Conduct and Conflict of Interest

All members of post-secondary institution boards in Alberta must be committed to acting in the best interests of their institution. As representatives, they should behave in a manner that promotes confidence in the board and the institution, maintaining high ethical standards and integrity in decision-making.

Under the Alberta Public Agencies Governance Act, all post-secondary institution boards are required to have a Code of Conduct in place. Codes of Conduct include rules around conflicts of interest. They require board members to act impartially and prohibit them from acting in self- interest or furthering their private interests by virtue of their position on the board.

Manageable conflicts of interest can occur for any member appointed to a board, whether they are a shareholder or director in a business that provides contracted services to the institution, were nominated by a specific constituent group, or have an interest in another community organization that could affect their ability to impartially discuss the institution’s relationship with that organization. Board members are also required to disclose any real or apparent conflicts of interest, whether they are personal, professional or financial in nature. Most boards have mechanisms in place to manage conflicts: for example a member with an interest in a particular matter may have to excuse themselves from meetings when that topic is being discussed, and abstain from voting on that matter. Managing conflicts of interest preserves the public’s confidence in board and post-secondary institutions, demonstrating transparency and a proactive approach to any potential concerns.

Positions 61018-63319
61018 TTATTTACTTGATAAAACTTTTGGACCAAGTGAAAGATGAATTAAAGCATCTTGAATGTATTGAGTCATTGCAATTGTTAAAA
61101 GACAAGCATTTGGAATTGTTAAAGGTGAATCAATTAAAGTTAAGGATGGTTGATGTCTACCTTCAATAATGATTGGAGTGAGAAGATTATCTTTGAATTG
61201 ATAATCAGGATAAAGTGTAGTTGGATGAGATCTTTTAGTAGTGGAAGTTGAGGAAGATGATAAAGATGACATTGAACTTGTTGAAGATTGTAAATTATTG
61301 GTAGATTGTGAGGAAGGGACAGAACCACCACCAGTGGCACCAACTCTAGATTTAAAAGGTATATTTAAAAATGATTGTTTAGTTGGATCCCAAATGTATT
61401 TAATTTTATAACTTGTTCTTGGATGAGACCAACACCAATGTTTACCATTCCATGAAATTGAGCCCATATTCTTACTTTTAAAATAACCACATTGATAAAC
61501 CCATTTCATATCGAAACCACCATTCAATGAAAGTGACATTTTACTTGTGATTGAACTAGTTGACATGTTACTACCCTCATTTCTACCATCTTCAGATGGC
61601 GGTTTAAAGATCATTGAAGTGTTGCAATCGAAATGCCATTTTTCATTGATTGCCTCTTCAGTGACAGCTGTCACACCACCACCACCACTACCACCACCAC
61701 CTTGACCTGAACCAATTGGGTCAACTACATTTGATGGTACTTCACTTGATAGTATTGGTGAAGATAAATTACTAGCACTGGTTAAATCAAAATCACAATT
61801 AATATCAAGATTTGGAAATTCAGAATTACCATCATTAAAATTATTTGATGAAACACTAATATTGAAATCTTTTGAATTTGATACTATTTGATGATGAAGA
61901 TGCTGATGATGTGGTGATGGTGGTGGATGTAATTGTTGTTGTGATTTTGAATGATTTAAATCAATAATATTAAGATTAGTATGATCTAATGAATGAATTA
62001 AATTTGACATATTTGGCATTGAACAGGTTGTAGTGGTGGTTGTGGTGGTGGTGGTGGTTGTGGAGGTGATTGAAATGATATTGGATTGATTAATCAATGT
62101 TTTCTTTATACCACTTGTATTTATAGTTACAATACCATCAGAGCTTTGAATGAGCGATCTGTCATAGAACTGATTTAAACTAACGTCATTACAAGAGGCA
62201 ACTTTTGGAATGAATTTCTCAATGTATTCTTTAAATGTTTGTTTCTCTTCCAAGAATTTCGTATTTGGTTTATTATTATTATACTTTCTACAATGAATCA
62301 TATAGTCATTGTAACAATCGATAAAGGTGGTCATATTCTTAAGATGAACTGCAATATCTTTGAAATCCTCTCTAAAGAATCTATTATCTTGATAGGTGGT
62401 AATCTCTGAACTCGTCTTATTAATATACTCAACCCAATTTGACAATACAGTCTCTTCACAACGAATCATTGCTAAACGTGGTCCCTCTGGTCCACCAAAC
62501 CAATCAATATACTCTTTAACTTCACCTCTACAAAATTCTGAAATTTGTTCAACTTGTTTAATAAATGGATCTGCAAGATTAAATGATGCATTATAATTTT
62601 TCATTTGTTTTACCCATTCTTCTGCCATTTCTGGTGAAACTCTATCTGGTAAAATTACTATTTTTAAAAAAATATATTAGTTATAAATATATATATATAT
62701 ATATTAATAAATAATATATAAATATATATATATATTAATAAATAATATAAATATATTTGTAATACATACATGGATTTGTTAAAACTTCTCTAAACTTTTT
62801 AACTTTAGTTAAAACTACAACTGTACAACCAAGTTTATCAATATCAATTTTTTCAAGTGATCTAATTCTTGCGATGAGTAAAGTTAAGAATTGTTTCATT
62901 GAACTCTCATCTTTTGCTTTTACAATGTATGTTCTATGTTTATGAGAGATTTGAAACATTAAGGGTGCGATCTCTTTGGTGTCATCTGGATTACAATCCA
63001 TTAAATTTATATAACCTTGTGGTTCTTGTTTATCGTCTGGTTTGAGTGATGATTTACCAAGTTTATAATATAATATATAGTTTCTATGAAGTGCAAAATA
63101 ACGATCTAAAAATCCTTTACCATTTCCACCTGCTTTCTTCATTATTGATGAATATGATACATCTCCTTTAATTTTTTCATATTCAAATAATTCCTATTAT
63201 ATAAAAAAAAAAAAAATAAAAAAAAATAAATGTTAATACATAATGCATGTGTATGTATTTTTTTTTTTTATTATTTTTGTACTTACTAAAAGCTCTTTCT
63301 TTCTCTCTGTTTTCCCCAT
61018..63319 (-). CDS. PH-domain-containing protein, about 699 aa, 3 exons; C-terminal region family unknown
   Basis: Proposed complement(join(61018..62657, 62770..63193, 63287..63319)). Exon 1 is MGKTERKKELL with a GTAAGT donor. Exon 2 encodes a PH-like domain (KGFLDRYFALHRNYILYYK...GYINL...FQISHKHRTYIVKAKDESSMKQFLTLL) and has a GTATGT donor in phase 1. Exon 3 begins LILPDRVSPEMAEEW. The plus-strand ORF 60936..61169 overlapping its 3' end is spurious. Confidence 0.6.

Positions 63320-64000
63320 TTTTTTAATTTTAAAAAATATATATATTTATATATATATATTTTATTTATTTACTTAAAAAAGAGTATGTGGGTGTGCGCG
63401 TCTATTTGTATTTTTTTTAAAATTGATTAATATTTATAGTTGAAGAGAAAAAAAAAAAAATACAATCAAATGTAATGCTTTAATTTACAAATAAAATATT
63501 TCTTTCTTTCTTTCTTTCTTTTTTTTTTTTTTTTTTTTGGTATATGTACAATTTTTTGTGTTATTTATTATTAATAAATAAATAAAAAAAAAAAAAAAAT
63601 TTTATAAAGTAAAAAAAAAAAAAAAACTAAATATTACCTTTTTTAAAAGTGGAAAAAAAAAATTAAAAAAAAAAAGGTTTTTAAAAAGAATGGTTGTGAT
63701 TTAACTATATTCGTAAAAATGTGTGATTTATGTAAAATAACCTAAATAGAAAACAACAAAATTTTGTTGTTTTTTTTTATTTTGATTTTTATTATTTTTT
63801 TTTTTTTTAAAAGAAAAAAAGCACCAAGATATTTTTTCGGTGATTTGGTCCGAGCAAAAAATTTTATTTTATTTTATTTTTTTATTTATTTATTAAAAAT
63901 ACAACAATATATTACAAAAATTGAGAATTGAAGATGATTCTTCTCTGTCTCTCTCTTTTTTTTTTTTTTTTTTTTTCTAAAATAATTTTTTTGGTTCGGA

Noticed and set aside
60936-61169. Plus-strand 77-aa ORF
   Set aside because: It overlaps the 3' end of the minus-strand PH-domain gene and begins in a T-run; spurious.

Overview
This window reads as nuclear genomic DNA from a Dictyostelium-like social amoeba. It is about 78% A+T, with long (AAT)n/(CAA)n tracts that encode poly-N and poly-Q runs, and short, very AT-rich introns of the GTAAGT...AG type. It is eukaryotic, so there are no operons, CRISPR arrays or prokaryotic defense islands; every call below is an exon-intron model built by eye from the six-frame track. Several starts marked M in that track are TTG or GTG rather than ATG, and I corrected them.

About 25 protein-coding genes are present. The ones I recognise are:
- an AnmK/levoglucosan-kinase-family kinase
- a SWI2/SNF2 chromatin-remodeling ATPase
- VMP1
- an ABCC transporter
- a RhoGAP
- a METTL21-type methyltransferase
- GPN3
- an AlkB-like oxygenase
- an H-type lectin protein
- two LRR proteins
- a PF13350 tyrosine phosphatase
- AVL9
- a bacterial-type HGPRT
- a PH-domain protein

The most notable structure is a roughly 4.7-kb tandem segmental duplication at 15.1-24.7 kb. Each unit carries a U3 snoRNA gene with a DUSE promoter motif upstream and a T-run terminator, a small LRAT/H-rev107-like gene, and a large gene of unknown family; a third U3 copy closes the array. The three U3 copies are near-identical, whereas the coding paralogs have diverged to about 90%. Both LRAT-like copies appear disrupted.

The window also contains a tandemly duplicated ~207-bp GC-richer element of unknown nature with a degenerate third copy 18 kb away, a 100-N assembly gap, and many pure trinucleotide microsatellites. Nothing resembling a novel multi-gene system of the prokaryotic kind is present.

Confidentiality is another crucial matter. Members are privy to confidential information of all types, both during and outside of meetings. This can include information on collective bargaining negotiations, individual personnel matters, and other matters discussed in closed sessions or provided in confidence. Members are expected to observe the strict confidentiality of these matters.

Breaches of a Board’s Code of Conduct can have serious consequences. Depending on the severity of the breach, this may necessitate disciplinary action, the involvement of an outside party, and notification of the Minister. In cases involving a nominated member, breaches can also sour relationships between the board, administration, and the constituents that nominated the member.

Access to Administration is a topic that boards must consider. Board members have a high level of access to the time and attention of key senior officials, including the president. This access is often required for board members to adequately fulfill their fiduciary responsibilities to the institution. It should not be used as a mechanism to communicate board direction or advance interests outside of the board’s agenda.


Public service is a core part of serving on a public agency board. While the PSLA allows the board to set remuneration rates for its members,a members should not expect rates to be comparable to those in the private sector for similar work. In fact, many institution boards have chosen to forego direct payment to members and others only offer a small honoraria for time spent on board work. The Public Sector Compensation Transparency Act requires institutions to disclose any board member remuneration.